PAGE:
Trail Of Death Journey

Journal notes walking the "Trail of Death" tracing the Potawatomi Indians forced removal from Indiana to Kansas in 1838. This blog is in process of being re-ordered and moved to www.trailofdeath.org

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Location: Marion, Indiana, United States

Professor Emeritus

5/20/2006


Day 19 Sidoris Grove --195 miles
Sept. 22, 1838; May 15, 2006

Up to now heat and dust had been a problem but now, on the way to Sidoris’ Grove it turned cold late in September when the Potawatomi made this journey. Heay rain brought a cold front and they walked the 16 miles from Sidney to the grove of trees at Sidoris on open prarie. The official journal assesses the health of the camp improving “not a death has occurresd to-day.”

Sidoris Grove had been a traditional gathering place for the prarie Indians long before Henry Sidoris settled here 14 years before the Potawatomi passed through. Henry drove six yoke of oxen pulling a prairie Schooner to this site, the oxen strong enough to break the foot-thick sod of the prarie to “turn the land into something useful.”

The westward moving band discharged a wagoner for drunkeness today, which meant he had to turn around his wagon and head home on his own, no small punishment. And they needed the wagons for the sick too. In the evening two Indians also became intoxicated and were arrested and put under guard. (Of course they did not dischare and send the drunken Indians back to Indiana, however.) This may be a good point to remind us that though Menominee preached total abstinence from alcohol this migrating group included many not in his band, who followed other chiefs, and who were not Catolic or Christian. While I am especially interested in the Christian aspects of this story as a Christian minister, not all these Indians were devout Catholics any more than all of Americans religious today. Menominee is perhaps the most famous of the chiefs (General Tipton refused to even consider him a chief, but only a “principal man”) because he refused to accept payment for his land, but there were a variety of other chiefs in this traveling band—at least a hafl dozen. Same for religious affiliation.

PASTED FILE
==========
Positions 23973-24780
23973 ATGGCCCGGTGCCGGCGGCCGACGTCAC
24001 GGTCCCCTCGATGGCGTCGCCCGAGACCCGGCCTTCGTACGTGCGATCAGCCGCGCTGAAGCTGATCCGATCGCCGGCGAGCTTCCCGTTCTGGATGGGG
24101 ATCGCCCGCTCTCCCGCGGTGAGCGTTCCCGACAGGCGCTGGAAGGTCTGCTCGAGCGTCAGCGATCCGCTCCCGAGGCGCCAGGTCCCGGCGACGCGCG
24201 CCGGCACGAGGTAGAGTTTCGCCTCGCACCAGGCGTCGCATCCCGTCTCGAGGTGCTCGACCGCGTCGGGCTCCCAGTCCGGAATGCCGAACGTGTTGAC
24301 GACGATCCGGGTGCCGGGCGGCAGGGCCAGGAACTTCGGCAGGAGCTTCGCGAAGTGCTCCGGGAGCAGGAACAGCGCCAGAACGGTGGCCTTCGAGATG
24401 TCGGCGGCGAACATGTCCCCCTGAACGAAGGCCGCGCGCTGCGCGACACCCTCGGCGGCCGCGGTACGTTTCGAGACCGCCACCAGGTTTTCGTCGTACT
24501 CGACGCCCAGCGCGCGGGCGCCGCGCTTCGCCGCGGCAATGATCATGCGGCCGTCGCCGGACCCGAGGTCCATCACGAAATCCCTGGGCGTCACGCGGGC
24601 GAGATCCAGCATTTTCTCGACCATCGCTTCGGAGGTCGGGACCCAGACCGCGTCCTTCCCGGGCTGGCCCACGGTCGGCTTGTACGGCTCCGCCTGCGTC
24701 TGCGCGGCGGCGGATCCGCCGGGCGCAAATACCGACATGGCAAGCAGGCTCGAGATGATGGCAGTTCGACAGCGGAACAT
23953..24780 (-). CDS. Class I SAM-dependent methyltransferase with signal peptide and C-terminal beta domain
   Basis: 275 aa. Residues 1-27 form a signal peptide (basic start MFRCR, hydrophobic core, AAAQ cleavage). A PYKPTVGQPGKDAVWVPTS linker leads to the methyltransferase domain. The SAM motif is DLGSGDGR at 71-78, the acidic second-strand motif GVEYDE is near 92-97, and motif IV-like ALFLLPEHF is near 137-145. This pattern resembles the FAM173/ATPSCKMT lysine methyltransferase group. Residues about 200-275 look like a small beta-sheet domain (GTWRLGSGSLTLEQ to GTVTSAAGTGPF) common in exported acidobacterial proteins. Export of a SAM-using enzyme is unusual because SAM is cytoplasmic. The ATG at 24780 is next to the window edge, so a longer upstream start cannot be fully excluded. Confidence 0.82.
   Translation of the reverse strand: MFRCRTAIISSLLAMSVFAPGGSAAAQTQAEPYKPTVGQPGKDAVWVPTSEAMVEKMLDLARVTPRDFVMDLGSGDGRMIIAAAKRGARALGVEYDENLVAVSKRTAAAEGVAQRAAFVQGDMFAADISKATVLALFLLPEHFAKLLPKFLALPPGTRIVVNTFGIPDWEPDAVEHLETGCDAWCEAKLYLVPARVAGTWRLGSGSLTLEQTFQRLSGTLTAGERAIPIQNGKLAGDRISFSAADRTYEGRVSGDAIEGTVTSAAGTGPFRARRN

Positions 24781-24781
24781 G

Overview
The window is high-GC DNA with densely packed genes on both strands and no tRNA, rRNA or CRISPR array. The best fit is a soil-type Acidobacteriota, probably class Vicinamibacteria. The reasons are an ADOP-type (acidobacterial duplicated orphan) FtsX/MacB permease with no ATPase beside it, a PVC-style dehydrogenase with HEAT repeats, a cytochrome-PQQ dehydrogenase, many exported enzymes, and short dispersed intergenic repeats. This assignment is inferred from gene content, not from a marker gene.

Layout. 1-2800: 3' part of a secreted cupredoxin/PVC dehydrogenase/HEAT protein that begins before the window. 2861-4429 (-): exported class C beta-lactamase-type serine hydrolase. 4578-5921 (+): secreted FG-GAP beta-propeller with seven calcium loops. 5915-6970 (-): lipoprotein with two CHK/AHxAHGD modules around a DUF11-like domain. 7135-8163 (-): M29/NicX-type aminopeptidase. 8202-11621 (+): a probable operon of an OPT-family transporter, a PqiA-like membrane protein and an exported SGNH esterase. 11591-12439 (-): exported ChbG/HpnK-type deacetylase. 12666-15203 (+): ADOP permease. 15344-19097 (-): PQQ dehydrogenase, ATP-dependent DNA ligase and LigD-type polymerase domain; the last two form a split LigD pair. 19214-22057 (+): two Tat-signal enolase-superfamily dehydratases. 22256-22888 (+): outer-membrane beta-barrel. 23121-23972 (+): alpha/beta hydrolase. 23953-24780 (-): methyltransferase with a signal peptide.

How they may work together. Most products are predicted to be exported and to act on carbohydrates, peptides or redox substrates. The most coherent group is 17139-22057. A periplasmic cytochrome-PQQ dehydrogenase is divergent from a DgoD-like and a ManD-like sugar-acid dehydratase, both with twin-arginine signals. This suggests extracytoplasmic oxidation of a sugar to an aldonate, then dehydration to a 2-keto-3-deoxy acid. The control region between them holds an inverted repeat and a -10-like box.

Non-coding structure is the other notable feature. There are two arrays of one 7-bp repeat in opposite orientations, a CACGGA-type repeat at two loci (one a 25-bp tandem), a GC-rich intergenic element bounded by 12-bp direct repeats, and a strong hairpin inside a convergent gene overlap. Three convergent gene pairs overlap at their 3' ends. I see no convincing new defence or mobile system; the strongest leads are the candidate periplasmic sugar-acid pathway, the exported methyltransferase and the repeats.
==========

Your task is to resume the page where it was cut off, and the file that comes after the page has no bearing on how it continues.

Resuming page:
AS FOR ME I now have two companions for the next four days: Phil Woodbury, a retired Physician from Indianapolis, and Jason Denniston, a youth pastor from Fairmount, Indiana. We started out Monday morning in steady rain, passing through Tolono then on for a rest at the only “store” in Sidoris, owned by the local entraneprenuer who is also the mayor—a storage unit that had a coke machine in front of it. We headed past Sidoris and a giant thunderstorm came up so fast we got soaked us before we could pitch our tiny tents between two Alfalfa fields. We slept wet tonight.

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